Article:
Friday's report showed the economy added 70,000 more jobs in April and May than the government had previously estimated—50,000 in April and 20,000 in May. Average hourly pay rose 10 cents to $24.01, 2.2 percent higher than a year ago.

The hotels, restaurants and entertainment industry added 75,000 jobs last month. Retailers added 37,000.

The health care industry added 20,000, construction 13,000. Temporary jobs rose 10,000. But manufacturing shed 6,000.

Many of the new jobs were part time. The number of Americans who said they were working part time but would prefer full-time work jumped 322,000 to 8.2 million—the most in eight months.

The unemployment rate is derived from a survey of households, which found that 177,000 more people started looking for jobs in June. Most found them. The increase suggests that Americans think their job prospects have brightened.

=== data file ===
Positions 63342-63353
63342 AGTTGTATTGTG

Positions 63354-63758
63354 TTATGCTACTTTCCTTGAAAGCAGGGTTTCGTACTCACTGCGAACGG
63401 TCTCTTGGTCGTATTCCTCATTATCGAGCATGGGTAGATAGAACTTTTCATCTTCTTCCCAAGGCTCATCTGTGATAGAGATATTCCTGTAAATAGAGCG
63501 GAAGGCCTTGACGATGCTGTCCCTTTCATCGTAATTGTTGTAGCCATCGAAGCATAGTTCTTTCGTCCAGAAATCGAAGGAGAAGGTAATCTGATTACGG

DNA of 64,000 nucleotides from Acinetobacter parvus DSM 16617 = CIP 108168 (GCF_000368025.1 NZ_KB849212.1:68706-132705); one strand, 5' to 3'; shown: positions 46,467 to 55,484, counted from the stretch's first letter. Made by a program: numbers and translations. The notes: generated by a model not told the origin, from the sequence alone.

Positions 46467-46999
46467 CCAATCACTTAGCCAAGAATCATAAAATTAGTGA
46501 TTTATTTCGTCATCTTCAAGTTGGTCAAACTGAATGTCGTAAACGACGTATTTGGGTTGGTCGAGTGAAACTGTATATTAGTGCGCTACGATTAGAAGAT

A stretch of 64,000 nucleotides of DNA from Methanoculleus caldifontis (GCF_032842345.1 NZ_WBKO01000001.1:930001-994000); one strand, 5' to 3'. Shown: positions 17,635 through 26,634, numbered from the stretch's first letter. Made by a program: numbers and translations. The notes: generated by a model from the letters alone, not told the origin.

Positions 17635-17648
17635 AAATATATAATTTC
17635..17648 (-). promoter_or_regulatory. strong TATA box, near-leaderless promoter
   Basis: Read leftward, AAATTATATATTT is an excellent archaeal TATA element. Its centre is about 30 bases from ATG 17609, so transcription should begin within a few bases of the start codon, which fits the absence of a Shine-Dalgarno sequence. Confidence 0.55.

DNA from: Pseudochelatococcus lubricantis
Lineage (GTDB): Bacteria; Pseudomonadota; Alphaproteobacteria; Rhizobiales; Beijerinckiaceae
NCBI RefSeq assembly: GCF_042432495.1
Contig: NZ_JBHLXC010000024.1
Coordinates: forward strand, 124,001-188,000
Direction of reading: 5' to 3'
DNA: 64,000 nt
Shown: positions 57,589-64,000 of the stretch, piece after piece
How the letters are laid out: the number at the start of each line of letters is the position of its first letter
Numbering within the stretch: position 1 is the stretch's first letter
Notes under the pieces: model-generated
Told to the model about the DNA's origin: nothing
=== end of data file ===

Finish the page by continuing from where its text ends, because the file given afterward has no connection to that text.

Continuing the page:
But because some of the job seekers didn't find work right away, the number of unemployed was largely unchanged at 11.8 million.

The 195,000 job gain for June is calculated from a separate survey of employers.

The percentage of Americans either working or actively searching for work is known as the "labor force participation rate." The participation rate has risen for two straight months to 63.5 percent.

Still, the rate has been generally declining since peaking at 67.3 percent in 2000. That's partly the result of baby boomers retiring and dropping out of the workforce.

Despite the solid pace of hiring in June, the economy is growing only sluggishly. It expanded at a 1.8 percent annual rate in the January-March quarter. Most analysts expect growth at roughly the same subpar rate in the April-June quarter.